As I mentioned earlier – my soap got too hot and cracked, I check on it 30 minutes after I made it. It wasn’t a big crack and not an issue for me as it was home use only. I decided to see if there was a way to remove it – just in case I later decide to make some soap to give as a gift. I took from rubbing alcohol and sprayed the soap – used cling film to cover the crack and then rubbed it with my finger. It worked quite well and the crack did reduce. I didn’t go crazy trying to get it perfect though.
Then I let it sit for the rest of the night, but it got to about five hours after I made the soap and it felt rock hard – already like a bar of soap. So I was worried about leaving it for 24 hours in case I struggled to cut it. I decided to cut it after five hours – just to be safe. It was tough to cut – but I am a fairly weak, pathetic individual. I put it back in the mold and left it overnight. This morning I’ve put it on a large serving plate and put it on top of a book case. I’ll leave it there for the next few weeks to cure.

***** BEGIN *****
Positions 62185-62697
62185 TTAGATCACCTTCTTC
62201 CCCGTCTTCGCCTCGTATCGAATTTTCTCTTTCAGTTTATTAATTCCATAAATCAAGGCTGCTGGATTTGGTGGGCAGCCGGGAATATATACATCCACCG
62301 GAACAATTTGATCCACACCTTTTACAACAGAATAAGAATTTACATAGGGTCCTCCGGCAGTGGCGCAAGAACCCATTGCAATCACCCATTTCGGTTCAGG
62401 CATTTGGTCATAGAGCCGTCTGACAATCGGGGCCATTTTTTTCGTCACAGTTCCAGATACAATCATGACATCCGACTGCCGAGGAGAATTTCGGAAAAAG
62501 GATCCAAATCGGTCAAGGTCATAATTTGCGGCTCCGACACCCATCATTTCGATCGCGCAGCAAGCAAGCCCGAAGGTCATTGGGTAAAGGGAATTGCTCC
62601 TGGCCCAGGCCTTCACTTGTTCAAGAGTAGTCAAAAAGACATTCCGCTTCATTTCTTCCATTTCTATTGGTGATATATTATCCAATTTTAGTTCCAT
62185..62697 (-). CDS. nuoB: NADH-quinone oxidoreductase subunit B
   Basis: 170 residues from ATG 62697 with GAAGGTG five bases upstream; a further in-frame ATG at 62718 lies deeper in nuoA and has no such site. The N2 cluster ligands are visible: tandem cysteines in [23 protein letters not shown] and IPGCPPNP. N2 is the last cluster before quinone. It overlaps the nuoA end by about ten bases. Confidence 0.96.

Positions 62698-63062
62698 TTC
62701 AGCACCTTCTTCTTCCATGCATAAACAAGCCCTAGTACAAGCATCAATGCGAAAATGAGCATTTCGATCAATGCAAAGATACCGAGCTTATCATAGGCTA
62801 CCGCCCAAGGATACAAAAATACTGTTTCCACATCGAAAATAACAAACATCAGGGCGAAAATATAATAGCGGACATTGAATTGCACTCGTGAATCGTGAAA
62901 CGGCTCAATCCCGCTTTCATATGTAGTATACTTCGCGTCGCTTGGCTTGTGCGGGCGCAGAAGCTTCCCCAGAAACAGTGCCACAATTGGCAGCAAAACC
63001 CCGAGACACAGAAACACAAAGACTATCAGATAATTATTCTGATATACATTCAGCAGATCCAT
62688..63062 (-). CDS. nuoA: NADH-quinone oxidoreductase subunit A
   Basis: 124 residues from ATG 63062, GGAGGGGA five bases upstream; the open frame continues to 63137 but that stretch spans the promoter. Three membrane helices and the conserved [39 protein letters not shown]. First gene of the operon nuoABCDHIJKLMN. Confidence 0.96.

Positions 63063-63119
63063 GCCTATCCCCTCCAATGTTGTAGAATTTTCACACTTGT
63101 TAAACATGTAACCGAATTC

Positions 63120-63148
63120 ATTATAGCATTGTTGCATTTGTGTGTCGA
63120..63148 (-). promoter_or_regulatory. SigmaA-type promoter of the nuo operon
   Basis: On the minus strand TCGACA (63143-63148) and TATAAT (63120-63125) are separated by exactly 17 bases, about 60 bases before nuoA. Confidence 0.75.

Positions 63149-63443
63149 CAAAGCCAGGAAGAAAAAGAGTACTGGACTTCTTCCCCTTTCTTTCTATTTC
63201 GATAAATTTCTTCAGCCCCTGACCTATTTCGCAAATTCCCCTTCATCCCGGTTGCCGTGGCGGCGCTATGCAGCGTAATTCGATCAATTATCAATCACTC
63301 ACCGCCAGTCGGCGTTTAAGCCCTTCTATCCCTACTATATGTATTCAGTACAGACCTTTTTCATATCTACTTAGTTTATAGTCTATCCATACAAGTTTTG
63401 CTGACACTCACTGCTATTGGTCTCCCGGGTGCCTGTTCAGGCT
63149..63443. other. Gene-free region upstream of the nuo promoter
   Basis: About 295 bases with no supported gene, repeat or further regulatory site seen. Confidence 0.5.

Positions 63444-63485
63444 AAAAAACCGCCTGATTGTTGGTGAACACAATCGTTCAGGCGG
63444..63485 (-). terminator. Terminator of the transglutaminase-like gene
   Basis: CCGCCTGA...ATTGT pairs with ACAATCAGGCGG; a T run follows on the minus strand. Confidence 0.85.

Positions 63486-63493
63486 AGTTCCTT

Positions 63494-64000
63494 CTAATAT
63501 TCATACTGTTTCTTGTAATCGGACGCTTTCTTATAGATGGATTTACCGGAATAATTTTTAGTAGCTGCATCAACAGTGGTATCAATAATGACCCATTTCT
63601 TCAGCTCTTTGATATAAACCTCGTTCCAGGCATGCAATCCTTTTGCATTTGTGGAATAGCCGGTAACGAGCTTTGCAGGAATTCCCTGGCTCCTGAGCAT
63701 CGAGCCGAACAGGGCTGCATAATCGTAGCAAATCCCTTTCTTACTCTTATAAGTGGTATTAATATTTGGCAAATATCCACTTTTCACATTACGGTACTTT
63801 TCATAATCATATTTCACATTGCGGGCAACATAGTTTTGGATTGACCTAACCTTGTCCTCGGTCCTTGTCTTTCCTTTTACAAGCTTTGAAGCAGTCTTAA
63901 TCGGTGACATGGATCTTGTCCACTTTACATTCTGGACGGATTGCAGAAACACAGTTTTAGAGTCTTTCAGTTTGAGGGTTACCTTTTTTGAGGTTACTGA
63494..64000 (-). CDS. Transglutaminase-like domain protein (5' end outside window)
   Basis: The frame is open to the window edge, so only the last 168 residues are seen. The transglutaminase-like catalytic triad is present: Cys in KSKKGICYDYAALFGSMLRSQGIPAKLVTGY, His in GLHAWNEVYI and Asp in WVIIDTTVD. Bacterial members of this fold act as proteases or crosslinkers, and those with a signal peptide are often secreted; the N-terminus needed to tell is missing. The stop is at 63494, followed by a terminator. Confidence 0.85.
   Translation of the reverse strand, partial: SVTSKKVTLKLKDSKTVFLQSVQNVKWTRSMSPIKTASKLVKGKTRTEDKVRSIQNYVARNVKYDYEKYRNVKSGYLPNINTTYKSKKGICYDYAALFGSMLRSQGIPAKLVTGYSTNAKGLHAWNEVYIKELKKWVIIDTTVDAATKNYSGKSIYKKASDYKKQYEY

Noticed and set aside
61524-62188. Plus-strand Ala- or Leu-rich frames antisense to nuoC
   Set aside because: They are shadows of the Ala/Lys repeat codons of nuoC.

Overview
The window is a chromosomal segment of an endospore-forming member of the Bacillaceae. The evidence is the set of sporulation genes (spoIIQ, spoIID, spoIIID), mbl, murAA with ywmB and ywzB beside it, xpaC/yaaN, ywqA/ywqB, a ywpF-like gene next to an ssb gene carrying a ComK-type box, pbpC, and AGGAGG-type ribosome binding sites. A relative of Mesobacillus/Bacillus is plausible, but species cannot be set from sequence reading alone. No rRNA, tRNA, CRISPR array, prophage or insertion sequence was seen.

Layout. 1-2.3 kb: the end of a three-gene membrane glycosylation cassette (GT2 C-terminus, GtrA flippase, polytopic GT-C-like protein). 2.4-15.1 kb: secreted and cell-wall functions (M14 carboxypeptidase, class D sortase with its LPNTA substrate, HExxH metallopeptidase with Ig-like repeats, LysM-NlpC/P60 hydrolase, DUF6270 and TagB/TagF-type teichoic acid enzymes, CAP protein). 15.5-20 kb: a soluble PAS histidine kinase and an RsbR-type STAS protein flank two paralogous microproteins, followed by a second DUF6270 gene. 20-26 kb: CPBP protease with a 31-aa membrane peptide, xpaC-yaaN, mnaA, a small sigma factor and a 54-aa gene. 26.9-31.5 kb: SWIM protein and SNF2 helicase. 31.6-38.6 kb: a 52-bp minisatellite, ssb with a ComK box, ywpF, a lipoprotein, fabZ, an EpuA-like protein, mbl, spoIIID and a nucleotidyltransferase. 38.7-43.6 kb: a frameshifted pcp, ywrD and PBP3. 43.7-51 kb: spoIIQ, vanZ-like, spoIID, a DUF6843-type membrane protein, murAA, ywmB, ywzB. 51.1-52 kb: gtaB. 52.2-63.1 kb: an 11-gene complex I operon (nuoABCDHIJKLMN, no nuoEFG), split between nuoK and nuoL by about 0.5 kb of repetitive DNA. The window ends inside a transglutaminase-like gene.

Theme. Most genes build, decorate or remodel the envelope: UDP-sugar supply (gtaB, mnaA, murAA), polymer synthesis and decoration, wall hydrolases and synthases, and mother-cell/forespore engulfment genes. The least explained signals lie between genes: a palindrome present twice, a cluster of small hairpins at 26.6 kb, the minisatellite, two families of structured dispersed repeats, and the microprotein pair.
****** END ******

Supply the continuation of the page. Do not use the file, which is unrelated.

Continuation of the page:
Just one comment I will make – I have a red silicone mold and my soap was white – coconut coloured. The soap mold has transferred some of it’s colour onto my soap. It’s not a big deal, but wouldn’t look that great if I gave it for a gift.
Cost wise – it worked out really cheap. The 1KG mold produced 10 bars of soap. The cost to make it was £5.26, that’s 52p a bar (31p a bar if you exclude the shipping cost). Not bad really. Finger’s crossed I get a nice bar of shampoo 🙂